The next day came Ledecky’s nearly-five-second victory in the 400 free. Her world record of 3:58.37 was clearly toast—she had just fallen short of the mark in the prelims, clocking an Olympic record-time of 3:58.71 while not giving full effort—but the concept of a performance in the 3:56-range seemed to be little more than a joke. Ledecky promptly posted a 3:56.46.
Then there was the 200 free, expected to be Ledecky’s one real challenge in Rio as she faced off with 100 fly gold medalist Sarah Sjostrom. And a challenge it was—Ledecky had to dig deep, and she admitted afterwards she nearly threw up on the last lap, but she had enough to hold off Sjostrom by three tenths of a second.
Ledecky’s time of 1:53.73 was merely the third-best of all time.
The women’s 800 free relay figured to be a runaway for the United States, and it was—as soon as Ledecky entered the pool for the anchor leg and did her thing, splitting 1:53.74.
Last of all was the 800 final, where Ledecky defended her title, and everything came full-circle. Except that she dropped 10 seconds in that four-year span.
The goals times that Ledecky and Gemmell had set four years ago? 3:56 in the 400 and 8:05 in the 800—one matched and one surpassed. A plan executed to utter perfection.
And then came the tears.
“I’ve had a lot of fun—I don’t know why I’m crying!” Ledecky said. “There were nights when I would go to bed and think about this day and how much fun I’ve had these past four years, and I would start crying right then. I just wanted to make this week count and have fun with it.”
In the pool, she converted on every opportunity, but that’s not what stands out the most to Ledecky.
Ledecky remembers highlight moments like watching on television in the athlete’s village as future Stanford teammate Simone Manuel won gold in the 100 free Thursday night. Hours later, when Manuel returned to their shared room, Ledecky was still awake.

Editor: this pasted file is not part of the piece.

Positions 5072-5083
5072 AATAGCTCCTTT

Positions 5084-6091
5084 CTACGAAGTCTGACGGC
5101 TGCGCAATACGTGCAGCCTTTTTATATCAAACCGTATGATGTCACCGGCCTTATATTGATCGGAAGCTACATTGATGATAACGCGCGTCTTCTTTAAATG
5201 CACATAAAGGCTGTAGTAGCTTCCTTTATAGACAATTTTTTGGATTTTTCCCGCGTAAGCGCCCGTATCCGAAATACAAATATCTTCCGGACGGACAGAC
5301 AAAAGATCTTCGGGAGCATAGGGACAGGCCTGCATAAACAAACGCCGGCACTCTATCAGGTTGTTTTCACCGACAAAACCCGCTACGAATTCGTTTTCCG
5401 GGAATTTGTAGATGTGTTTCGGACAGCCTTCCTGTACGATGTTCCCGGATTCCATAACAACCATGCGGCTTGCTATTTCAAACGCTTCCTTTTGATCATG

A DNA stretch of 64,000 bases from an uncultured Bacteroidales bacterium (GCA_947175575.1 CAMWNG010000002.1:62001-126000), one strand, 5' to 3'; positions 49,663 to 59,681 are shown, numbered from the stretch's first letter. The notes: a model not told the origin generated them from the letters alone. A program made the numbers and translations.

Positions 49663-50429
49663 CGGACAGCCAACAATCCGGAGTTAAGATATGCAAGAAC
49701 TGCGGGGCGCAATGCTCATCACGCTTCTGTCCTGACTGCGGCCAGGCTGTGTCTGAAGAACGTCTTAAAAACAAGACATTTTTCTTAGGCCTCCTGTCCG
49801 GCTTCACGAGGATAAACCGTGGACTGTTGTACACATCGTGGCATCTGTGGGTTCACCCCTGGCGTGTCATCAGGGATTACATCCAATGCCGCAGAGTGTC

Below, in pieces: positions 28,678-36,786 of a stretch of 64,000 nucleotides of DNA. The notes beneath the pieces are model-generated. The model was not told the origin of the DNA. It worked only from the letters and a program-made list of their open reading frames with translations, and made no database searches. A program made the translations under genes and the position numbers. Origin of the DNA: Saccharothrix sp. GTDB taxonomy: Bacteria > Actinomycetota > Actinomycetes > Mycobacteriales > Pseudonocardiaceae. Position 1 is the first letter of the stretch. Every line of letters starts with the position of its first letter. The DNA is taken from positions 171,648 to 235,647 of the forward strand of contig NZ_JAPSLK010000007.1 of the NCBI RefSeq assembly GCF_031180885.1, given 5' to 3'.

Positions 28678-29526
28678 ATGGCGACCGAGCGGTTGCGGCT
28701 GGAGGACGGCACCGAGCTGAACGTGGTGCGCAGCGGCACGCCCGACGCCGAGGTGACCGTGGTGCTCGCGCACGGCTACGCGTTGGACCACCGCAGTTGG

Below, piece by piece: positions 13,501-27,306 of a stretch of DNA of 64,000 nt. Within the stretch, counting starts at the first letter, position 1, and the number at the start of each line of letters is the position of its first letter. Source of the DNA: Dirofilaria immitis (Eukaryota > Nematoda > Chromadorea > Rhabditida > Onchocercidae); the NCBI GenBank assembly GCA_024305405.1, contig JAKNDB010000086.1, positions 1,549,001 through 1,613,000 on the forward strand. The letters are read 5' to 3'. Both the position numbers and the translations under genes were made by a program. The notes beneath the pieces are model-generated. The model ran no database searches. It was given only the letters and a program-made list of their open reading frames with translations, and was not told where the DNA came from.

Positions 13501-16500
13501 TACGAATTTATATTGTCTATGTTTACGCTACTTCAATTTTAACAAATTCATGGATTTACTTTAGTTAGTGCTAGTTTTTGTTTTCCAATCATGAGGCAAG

“I opened the door to the room, and she got up and gave me a hug,” Manuel said. “She was like, ‘I wasn’t going to fall asleep until I gave you a hug.’ And that really meant a lot to me. She didn’t have to say much after that, because her staying up meant enough in itself.”
“I woke up with a sore throat from this morning from screaming at the TV,” Ledecky said. “It’s just been a heck of a week, and I’m glad to be a part of it. It’s a team that I’m always going to be really close with.”
With her racing duties done for the Olympics, Ledecky will take a break from training and reset. She will migrate west from the Washington, D.C., area to enroll at Stanford after delaying that transition for one year to focus on Rio. Ledecky figures to be in peak form once again at the NCAA Championships next March with a fresh set of goals and the path forward to the Tokyo Games in 2020 clearly spelled out.
Much will be different in seven months’ time—Gemmell, who Ledecky calls a “great friend,” will no longer be her primary coach, and she will live somewhere besides with her parents for the first time ever. Transitions can be stressful, even painful, but Ledecky will grow from the experience.
This chapter of Katie Ledecky’s swimming career—one hell of a chapter—has ended, but when she enrolls at Stanford next month, a new one begins. Chances are, Ledecky will never break another world record by more than a second, but this is far from the last we’ve seen of her.